More significant to her astronautical future, Karen, who's something of a Darwin buff, became a co-founder of the HMS Beagle Project (http://www.hmsbeagleproject.org). It's a nonprofit campaign to build a replica of the 90-foot wooden ship on which Darwin spent five years doing his world-changing research. The replica will someday be a floating research lab for scientists from around the world. And yes, as you might have guessed, the original HMS Beagle is the ship that now sits buried in the estuary off Essex.
Karen's Darwinian efforts made news. In 2007, an astronaut-in-training and doctor named Michael Barratt picked up a copy of the journal Science from a coffee table at the Johnson Space Center. He read a blurb about the HMS Beagle Project and was intrigued. He loved sailing, was looking for ways to link the space program to biologists and other life scientists, and calculated that he would be up in the Space Station at the same time the Beagle replica was projected to make its maiden voyage back on Earth. He did some Internet research, found that Karen was a fellow Washington grad, and wrote her an email that changed her life.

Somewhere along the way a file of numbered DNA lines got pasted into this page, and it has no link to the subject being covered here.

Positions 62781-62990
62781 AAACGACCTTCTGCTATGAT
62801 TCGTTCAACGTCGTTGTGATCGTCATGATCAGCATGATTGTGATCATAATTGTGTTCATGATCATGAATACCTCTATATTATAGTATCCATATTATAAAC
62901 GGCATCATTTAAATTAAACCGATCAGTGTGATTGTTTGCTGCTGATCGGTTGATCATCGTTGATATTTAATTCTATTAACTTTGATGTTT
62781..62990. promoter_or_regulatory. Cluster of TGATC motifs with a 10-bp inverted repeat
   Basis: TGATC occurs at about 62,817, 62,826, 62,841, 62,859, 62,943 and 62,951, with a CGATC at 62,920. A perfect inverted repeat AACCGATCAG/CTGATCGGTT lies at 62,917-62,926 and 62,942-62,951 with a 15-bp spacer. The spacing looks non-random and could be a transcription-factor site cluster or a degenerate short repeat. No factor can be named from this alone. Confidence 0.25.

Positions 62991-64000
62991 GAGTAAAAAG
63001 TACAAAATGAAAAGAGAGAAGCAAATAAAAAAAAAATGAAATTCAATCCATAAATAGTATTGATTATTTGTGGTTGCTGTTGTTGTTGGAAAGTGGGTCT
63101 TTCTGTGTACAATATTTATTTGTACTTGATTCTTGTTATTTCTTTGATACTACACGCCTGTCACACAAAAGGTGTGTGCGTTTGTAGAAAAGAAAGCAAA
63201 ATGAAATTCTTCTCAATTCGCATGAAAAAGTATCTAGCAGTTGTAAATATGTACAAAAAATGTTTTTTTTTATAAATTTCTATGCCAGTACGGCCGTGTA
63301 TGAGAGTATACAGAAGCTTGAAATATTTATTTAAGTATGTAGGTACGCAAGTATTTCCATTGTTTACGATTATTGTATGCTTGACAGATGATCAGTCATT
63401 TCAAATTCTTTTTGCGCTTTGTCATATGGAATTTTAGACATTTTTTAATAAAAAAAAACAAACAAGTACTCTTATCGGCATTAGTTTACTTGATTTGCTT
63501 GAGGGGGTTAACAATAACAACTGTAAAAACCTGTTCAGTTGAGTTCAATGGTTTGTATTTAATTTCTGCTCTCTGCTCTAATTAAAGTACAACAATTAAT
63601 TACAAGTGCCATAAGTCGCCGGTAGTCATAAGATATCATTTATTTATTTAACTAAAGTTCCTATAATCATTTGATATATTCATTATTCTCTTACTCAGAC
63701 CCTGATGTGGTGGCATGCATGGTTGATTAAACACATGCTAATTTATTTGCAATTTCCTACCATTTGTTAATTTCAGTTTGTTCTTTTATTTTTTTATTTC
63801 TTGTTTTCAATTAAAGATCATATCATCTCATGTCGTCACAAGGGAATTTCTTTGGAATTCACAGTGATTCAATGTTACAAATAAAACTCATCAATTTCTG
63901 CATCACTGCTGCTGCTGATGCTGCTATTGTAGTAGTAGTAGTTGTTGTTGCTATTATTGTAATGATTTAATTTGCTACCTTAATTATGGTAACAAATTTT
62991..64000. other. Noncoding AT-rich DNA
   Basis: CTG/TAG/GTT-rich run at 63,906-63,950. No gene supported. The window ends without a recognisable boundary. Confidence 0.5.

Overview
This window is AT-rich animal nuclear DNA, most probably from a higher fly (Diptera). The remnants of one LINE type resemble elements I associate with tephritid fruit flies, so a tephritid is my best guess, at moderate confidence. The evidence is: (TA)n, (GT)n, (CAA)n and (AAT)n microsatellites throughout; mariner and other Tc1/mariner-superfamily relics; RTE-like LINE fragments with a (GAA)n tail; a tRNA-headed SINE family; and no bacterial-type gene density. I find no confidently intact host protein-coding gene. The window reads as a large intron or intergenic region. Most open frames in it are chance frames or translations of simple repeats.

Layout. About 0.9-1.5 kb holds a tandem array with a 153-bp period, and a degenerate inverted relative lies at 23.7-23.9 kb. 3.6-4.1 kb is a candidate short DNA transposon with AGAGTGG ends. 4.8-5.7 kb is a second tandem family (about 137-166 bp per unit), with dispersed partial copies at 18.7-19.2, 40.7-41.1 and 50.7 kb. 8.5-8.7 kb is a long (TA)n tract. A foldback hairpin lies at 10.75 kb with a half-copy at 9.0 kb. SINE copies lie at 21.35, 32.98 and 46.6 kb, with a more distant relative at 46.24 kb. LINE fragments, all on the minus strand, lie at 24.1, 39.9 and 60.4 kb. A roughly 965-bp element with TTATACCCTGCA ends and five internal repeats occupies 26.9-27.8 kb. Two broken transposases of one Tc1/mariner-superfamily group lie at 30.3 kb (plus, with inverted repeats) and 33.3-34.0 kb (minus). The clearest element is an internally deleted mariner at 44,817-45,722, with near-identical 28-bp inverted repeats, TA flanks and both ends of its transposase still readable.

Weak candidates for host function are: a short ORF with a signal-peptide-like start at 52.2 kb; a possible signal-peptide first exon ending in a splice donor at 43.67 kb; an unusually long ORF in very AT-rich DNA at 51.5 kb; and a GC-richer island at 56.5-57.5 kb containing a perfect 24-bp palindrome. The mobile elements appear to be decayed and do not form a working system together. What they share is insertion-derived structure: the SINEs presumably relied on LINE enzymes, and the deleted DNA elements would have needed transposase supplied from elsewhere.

Michael proposed a collaboration between him in the Space Station and Karen aboard the Beagle replica—science done at both ends simultaneously. Karen, reading the email at home one night, felt her heart rate increasing. She flew to Houston. She met with NASA officials. Michael gave her a private tour of the Johnson Space Center. They flew the shuttle simulator together. Karen got to reach her arms into huge gloves and pick up precious Moon rock specimens through a glass wall. Even people who worked at NASA told her how rare it was for anyone to get the access she was receiving.